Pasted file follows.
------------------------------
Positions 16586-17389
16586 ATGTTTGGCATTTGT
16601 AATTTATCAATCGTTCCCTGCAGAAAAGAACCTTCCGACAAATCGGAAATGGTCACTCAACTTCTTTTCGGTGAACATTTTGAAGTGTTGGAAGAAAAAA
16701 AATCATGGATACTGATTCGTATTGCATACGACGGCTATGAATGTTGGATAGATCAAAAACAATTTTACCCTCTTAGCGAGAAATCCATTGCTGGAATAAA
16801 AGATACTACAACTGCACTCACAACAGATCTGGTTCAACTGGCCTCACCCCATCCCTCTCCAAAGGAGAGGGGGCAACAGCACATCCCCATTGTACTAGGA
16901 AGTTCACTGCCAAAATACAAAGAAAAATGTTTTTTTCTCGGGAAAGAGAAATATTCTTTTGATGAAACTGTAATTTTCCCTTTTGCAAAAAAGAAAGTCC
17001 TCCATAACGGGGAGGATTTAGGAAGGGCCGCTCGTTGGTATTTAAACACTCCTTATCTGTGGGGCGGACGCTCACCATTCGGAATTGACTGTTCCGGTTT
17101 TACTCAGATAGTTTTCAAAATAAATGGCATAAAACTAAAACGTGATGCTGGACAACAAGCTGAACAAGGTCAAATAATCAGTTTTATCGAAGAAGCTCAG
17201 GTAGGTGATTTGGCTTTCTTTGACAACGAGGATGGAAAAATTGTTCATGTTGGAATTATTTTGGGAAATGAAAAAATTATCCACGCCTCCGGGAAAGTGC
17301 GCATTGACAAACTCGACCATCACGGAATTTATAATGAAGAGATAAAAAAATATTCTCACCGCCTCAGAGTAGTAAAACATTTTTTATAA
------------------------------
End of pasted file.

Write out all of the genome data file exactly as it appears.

Positions 16586-17389
16586 ATGTTTGGCATTTGT
16601 AATTTATCAATCGTTCCCTGCAGAAAAGAACCTTCCGACAAATCGGAAATGGTCACTCAACTTCTTTTCGGTGAACATTTTGAAGTGTTGGAAGAAAAAA
16701 AATCATGGATACTGATTCGTATTGCATACGACGGCTATGAATGTTGGATAGATCAAAAACAATTTTACCCTCTTAGCGAGAAATCCATTGCTGGAATAAA
16801 AGATACTACAACTGCACTCACAACAGATCTGGTTCAACTGGCCTCACCCCATCCCTCTCCAAAGGAGAGGGGGCAACAGCACATCCCCATTGTACTAGGA
16901 AGTTCACTGCCAAAATACAAAGAAAAATGTTTTTTTCTCGGGAAAGAGAAATATTCTTTTGATGAAACTGTAATTTTCCCTTTTGCAAAAAAGAAAGTCC
17001 TCCATAACGGGGAGGATTTAGGAAGGGCCGCTCGTTGGTATTTAAACACTCCTTATCTGTGGGGCGGACGCTCACCATTCGGAATTGACTGTTCCGGTTT
17101 TACTCAGATAGTTTTCAAAATAAATGGCATAAAACTAAAACGTGATGCTGGACAACAAGCTGAACAAGGTCAAATAATCAGTTTTATCGAAGAAGCTCAG
17201 GTAGGTGATTTGGCTTTCTTTGACAACGAGGATGGAAAAATTGTTCATGTTGGAATTATTTTGGGAAATGAAAAAATTATCCACGCCTCCGGGAAAGTGC
17301 GCATTGACAAACTCGACCATCACGGAATTTATAATGAAGAGATAAAAAAATATTCTCACCGCCTCAGAGTAGTAAAACATTTTTTATAA